Jeffrey John Meffert, MD
Melissa Conrad Stöppler, MD
Melissa Conrad Stöppler, MD
Melissa Conrad Stöppler, MD, is a U.S. board-certified Anatomic Pathologist with subspecialty training in the fields of Experimental and Molecular Pathology. Dr. Stöppler's educational background includes a BA with Highest Distinction from the University of Virginia and an MD from the University of North Carolina. She completed residency training in Anatomic Pathology at Georgetown University followed by subspecialty fellowship training in molecular diagnostics and experimental pathology.
In this Article
How is melanoma diagnosed?
Most doctors diagnose melanoma by examining the spot causing concern and doing a biopsy. A skin biopsy refers to removing all or part of the skin spot under local anesthesia and sending the specimen to a pathologist for analysis.
The biopsy report may show any of the following:
Some doctors are skilled in a clinical technique called epiluminescence microscopy (also called dermatoscopy or dermoscopy). They may use a variety of instruments to evaluate the pigment and blood vessel pattern of a mole without having to remove it. Sometimes the findings support the diagnosis of possible melanoma, and at other times, the findings are reassuring that the spot is nothing to worry about. The gold standard for a conclusive diagnosis, however, remains a skin biopsy.
What is the treatment for melanoma?
In general, melanoma is treated by surgery alone. Doctors have learned that surgery does not need to be as extensive as was thought years ago. When treating many early melanomas, for instance, surgeons only remove 1 centimeter (less than ½ inch) of the normal tissue around the melanoma. Deeper and more advanced cancers may need more extensive surgery.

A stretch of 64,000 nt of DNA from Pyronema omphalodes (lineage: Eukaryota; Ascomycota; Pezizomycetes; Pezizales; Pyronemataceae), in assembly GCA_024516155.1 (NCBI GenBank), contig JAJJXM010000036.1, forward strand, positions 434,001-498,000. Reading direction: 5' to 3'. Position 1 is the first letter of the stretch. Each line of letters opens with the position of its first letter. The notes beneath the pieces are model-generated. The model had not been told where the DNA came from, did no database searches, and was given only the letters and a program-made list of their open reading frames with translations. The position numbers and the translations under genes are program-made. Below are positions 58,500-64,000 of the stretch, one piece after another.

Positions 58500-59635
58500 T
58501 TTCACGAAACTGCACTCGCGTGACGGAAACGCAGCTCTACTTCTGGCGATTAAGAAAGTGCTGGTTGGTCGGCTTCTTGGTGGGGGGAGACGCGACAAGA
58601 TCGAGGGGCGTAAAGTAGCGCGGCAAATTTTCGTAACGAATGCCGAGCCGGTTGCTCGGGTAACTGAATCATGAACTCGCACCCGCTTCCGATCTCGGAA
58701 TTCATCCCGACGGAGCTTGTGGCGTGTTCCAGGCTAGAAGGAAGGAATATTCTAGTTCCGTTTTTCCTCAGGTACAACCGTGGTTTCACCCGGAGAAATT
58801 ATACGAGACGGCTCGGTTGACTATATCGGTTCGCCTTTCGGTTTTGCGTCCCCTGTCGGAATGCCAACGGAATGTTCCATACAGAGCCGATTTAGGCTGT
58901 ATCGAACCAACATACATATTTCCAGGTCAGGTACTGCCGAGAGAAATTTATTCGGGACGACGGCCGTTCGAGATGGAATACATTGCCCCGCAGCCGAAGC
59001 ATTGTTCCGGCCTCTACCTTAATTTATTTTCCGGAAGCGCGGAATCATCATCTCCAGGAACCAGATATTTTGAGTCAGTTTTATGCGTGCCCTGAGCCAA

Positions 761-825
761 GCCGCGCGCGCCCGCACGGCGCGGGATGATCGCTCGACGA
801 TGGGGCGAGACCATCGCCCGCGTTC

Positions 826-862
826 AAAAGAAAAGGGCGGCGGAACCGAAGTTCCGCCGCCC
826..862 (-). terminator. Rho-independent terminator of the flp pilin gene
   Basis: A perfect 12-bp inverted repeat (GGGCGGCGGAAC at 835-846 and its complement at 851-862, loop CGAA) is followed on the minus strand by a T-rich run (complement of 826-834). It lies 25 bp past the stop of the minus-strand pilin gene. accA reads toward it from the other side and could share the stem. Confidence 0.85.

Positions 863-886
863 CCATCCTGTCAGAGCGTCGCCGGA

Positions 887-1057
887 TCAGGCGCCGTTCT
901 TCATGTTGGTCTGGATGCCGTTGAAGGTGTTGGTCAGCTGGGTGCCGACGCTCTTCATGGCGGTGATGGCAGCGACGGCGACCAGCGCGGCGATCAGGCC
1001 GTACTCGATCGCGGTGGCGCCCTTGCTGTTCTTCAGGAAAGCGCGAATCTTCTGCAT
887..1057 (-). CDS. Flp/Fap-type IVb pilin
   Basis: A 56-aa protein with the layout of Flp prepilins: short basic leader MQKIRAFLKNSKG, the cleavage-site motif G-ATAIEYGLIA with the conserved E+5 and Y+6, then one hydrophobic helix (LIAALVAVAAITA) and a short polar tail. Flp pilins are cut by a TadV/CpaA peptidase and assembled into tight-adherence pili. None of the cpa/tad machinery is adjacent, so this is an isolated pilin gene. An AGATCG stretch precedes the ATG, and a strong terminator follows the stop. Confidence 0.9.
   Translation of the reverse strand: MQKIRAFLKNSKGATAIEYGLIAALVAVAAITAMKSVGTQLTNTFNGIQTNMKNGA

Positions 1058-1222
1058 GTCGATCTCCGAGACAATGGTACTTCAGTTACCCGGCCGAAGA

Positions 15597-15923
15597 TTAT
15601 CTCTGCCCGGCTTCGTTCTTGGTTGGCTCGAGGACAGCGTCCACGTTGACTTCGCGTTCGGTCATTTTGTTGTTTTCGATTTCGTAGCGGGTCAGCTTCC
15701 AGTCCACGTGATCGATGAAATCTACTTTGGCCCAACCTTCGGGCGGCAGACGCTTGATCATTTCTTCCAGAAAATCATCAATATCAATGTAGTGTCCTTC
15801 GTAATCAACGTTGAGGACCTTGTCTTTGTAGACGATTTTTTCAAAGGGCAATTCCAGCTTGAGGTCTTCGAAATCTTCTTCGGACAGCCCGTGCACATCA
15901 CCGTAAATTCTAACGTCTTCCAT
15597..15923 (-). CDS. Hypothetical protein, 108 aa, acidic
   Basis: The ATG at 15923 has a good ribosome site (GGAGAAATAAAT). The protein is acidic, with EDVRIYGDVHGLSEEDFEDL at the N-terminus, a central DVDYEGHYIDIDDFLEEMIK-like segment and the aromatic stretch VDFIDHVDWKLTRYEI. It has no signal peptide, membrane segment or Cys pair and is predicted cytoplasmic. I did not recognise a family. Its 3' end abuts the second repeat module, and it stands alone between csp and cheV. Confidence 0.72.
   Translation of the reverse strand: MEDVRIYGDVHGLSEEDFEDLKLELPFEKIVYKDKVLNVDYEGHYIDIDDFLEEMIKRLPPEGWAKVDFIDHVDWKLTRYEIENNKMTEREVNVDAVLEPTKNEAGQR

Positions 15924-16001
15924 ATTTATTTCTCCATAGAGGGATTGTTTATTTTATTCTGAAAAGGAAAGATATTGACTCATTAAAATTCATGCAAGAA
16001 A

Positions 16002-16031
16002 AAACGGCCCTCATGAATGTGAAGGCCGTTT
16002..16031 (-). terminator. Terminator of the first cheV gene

Depending on various considerations (tumor thickness, body location, age, etc.), the removal of nearby lymph nodes may be recommended. For advanced disease, such as when the melanoma has spread to other parts of the body, treatments like immunotherapy or chemotherapy are sometimes recommended. Many of these treatments are still experimental and, for that reason, their use may be limited to patients willing to participate in a research study.
How do doctors determine the prognosis (outlook) of a melanoma?
The most useful criterion for determining prognosis is tumor thickness. Tumor thickness is measured in fractions of millimeters and is called the Breslow's depth. A related prognostic measure is the Clark's level, which describes how many skin layers the melanoma penetrates. The lower the Clark's level and the smaller the Breslow's depth, the better the prognosis. Any spread to lymph nodes or other body locations dramatically worsens the prognosis.
Thin melanomas, those measuring less than 1 millimeter, have excellent cure rates. The thicker the melanoma, the less optimistic the prognosis. Early diagnosis and treatment are essential.
Medically Reviewed by a Doctor on 2/3/2016
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